A woman was killed in downtown Washington, D.C., on Monday when her bicycle collided with a National Guard vehicle that was part of the security motorcade for the ongoing nuclear summit, authorities said.
The collision took place shortly after 6 p.m. at the intersection of 12th Street and New York Avenue - about five blocks from the convention center where world leaders from nearly 50 nations are gathered for the two-day summit.
A brief statement from the summit's Joint Information Center offered no details on whether the cyclist hit the 2-and-a-half-ton truck, often referred to as "deuce and a half," or if the truck ran into the woman.
The gathering at the Walter E. Washington Convention Center in the nation's capital began Monday. It is considered an unprecedented effort to rally global action on securing vulnerable nuclear materials.
It also is the centerpiece of a major objective by President Obama that aims to prevent the spread of nuclear weapons and technology.
First let me say I'm very sorry for that families loss, it's tragic when anyone dies, and I hope they are able to cvercome their loss. That being said...same road, same rules, same rights...different weight class! If cyclists want to "share the road", fine, but they MUST understand that when an error occurs, and it's a mathematical certainty that errors will occur, the cyclist is going to lose (and very likely pay with their life) EVERY time. I just love how the majority of the cycling community automatically assumes the vehicle driver was at fault and should be punished. I ride a motorcycle, knowing full well every time I'm on the road that I could lose my life to a heavier motor vehicle, but I understand and accept that burden and don't try to push it off on everyone else by asking them to "share the road". I do my very best to ride safe, wear my safety gear, always watch my distances, plan escape routes, etc...but all it takes is one instant of me losing my focus and the results could be life-ending...just like on a bicycle. If you're going to ride a bicycle (or a motorcycle) on roads designed and engineered for four-wheeled vehicular traffic weighing exponentially more and carrying thousands of times the inertial force, it's fine by me, but accept your responsibility to keep yourself out of harms way and don't expect me to do it for you...I've got all I can handle making phone calls, drinknig my coffee and trying to shave while I'm driving my Hummer H1 Alpha with my knees. Okay, that last comment was tongue in cheek...but you know they're out there...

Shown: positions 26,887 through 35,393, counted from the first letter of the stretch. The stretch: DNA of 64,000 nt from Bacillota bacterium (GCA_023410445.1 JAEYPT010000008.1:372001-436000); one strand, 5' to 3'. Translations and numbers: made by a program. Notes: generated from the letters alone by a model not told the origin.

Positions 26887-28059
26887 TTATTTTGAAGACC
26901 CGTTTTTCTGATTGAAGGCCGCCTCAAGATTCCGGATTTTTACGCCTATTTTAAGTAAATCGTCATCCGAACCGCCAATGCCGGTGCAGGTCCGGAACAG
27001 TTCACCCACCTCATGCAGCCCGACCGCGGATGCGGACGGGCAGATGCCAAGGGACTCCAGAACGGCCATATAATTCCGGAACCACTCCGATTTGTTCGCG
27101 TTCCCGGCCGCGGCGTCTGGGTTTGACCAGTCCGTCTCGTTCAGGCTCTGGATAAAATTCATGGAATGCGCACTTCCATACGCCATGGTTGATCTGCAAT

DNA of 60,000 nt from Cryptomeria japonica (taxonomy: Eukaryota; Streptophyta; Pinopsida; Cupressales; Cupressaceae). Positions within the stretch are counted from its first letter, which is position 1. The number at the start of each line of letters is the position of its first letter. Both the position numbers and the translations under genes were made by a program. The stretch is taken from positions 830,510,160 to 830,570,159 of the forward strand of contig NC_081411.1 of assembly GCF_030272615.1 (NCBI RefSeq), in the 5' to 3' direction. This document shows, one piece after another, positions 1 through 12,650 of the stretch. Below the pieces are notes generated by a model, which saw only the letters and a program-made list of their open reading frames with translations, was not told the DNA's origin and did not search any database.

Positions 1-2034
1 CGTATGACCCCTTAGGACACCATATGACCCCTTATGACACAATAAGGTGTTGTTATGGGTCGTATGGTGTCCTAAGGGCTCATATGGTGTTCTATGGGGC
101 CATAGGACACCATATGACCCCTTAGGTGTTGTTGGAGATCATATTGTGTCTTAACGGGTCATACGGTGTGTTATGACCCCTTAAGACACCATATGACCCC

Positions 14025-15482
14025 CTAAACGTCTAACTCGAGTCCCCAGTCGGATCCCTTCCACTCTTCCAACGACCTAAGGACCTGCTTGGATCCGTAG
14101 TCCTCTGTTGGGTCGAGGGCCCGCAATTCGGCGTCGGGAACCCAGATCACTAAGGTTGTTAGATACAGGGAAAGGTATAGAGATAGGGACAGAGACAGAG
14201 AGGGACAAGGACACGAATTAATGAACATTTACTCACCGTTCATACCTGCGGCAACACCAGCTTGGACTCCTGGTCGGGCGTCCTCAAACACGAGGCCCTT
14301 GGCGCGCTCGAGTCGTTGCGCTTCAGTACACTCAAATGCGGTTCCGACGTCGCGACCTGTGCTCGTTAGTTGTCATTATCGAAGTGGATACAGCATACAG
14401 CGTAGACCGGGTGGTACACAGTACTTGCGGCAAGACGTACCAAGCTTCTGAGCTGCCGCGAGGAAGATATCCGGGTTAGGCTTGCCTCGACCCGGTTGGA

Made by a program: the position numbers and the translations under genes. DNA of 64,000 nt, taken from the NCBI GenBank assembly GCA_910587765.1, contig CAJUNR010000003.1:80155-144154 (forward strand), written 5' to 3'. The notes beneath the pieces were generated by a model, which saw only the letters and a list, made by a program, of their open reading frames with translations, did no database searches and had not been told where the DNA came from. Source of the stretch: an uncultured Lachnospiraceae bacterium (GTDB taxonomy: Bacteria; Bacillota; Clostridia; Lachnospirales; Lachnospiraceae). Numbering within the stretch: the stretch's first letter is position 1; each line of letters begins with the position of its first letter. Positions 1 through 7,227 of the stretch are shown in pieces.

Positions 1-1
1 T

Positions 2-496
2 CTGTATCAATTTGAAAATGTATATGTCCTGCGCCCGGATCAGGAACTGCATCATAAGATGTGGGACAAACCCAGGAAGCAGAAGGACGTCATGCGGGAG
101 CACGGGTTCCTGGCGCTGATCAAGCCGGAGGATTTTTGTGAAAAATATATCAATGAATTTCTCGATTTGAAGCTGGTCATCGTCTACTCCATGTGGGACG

I was there on business. I crossed the intersection on foot prior to the accident and returned to the location just after the accident. The intersection was being blocked by National Guard vehicles (North and South) for nuclear summit motorcades to pass unobstructed. Prior to the accident and at the time of the accident the intersection had a DC policeman at each corner, there were four motorcycle policeman, two on each side of the intersection (East and West) I estimate a total of 10 police and 12 National Guard at the intersection. I'm not sure why the trucks were moved, possibly to reposition, nothing appeared to be different with respect to the position of the vehicles when I returned. A witness indicated that the dessert camo duce and a half was going forward when it hit the 61 yr old women who just left work from a building on the same block. When I returned the women and her bike were covered by a white sheet. A video of the accident revealed two duce and a half truck proceeding slowly to block the traffic entering the intersection. There was one spotter in the video (National Guard on foot to be sure all was clear). The intersection south of and north of the army vehicles were also blocked by patrol cars. I guess if a vehicle got through the parkec patrol cars, the larger trucks would be the last obsticle prior to the motorcade traffic. The woman policeman assigned to the corner was in a patol car and was upset after seeing the accident. (I'm not sure if the North/South and East/West are correct but all should understand the concept)
From my point of view, the police woman assigned to that corner of the intersection should have kept the pedestrian safe. The woman lay dead just off the corner of the intersection right where the police woman was standing.
Hiopefullly this describes the situation better for the readers.
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